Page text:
The Jews of Islam: Updated Edition
Princeton University Press, 28 בספט׳ 2014 - 272 עמודים
This landmark book probes Muslims' attitudes toward Jews and Judaism as a special case of their view of other religious minorities in predominantly Muslim societies. With authority, sympathy and wit, Bernard Lewis demolishes two competing stereotypes: the Islamophobic picture of the fanatical Muslim warrior, sword in one hand and Qur'ān in the other, and the overly romanticized depiction of Muslim societies as interfaith utopias.
Featuring a new introduction by Mark R. Cohen, this Princeton Classics edition sets the Judaeo-Islamic tradition against a vivid background of Jewish and Islamic history. For those wishing a concise overview of the long period of Jewish-Muslim relations, The Jews of Islam remains an essential starting point.
תוצאות 1-5 מתוך 68
note on illustrations foreword foreword to the princeton classics edition one. Islam
and Other Religions 3 two. The Judaeo-Islamic Tradition three. The Late
Medieval and Early Modern Periods four. The End of the Tradition notes index viii
ix xiii ...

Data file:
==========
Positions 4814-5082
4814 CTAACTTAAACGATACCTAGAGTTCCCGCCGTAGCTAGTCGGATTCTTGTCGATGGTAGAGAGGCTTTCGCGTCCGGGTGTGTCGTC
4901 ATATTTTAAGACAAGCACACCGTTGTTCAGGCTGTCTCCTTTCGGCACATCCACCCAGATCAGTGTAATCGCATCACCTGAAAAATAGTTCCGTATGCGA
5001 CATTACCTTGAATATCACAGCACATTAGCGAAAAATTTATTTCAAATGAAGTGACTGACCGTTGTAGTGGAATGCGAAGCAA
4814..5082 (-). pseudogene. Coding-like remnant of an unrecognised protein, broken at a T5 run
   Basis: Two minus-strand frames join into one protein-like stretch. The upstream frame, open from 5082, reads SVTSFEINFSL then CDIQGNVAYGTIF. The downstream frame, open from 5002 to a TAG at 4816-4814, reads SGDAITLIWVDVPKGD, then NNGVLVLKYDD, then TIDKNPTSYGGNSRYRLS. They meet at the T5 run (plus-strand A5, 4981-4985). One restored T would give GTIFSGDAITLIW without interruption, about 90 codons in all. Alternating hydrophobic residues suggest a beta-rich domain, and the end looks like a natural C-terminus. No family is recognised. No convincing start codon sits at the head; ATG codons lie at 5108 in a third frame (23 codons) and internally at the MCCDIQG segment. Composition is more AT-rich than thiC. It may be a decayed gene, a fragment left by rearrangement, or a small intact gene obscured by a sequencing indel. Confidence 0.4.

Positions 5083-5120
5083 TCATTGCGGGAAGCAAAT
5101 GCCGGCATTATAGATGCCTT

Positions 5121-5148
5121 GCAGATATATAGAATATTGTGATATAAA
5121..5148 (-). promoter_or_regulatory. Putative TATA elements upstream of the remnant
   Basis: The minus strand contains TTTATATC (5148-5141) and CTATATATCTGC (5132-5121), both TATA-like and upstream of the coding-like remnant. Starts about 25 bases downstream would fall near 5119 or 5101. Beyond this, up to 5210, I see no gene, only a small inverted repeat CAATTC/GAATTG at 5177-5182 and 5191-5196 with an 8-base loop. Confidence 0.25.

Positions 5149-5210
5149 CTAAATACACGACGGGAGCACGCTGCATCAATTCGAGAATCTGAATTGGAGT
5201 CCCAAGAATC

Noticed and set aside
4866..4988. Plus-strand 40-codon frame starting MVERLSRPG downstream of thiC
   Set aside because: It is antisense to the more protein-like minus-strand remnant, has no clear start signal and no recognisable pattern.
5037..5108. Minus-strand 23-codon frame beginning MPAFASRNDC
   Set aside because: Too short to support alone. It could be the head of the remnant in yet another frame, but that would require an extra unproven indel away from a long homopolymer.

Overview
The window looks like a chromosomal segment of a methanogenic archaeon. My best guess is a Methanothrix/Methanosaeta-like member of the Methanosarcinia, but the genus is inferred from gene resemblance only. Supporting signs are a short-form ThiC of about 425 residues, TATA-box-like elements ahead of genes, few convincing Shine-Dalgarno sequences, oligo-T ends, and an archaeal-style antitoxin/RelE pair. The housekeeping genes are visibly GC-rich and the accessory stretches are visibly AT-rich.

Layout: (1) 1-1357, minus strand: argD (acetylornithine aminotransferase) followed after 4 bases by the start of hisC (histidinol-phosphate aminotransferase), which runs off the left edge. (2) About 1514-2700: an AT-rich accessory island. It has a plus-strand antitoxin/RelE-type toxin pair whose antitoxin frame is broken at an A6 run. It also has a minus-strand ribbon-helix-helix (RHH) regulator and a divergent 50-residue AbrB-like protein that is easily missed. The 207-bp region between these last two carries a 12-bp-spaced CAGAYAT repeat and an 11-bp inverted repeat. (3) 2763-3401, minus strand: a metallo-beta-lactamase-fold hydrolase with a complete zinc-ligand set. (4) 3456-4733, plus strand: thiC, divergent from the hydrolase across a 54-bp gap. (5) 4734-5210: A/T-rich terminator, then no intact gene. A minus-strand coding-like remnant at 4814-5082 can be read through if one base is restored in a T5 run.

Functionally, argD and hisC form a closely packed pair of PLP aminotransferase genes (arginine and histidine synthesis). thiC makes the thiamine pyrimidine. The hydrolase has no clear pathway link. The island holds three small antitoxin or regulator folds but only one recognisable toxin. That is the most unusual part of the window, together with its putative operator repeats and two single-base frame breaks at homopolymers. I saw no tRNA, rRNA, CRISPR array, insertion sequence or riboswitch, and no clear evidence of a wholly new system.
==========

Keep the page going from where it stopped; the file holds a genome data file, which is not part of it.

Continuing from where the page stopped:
The second chapter deals with the beginning and formation of the Judaeo-
Islamic tradition, and is mainly concerned with the formative and classical periods
of medieval Islam. The third chapter concentrates on the Ottoman Empire, the last
He describes the exciting data that are revealed by the Ottoman archives as well
as other types of source material that can be exploited for this period. Since 1984,
much additional work has been done in this area, and the scholarship is in no ...
On the whole, the interaction of Jews and Turks did not exhibit the cultural
symbiosis of the classical period. Furthermore, following the Jewish florescence
in the sixteenth century, Jewish vitality, in part the result of the economic
FOREWORD TO THE PRINCETON CLASSICS EDITION □ XXI worst place for
the Jews in this period. The Ottoman Empire, with reforms that include the end of
the dhimma system, emerges from Lewis's account with a better record.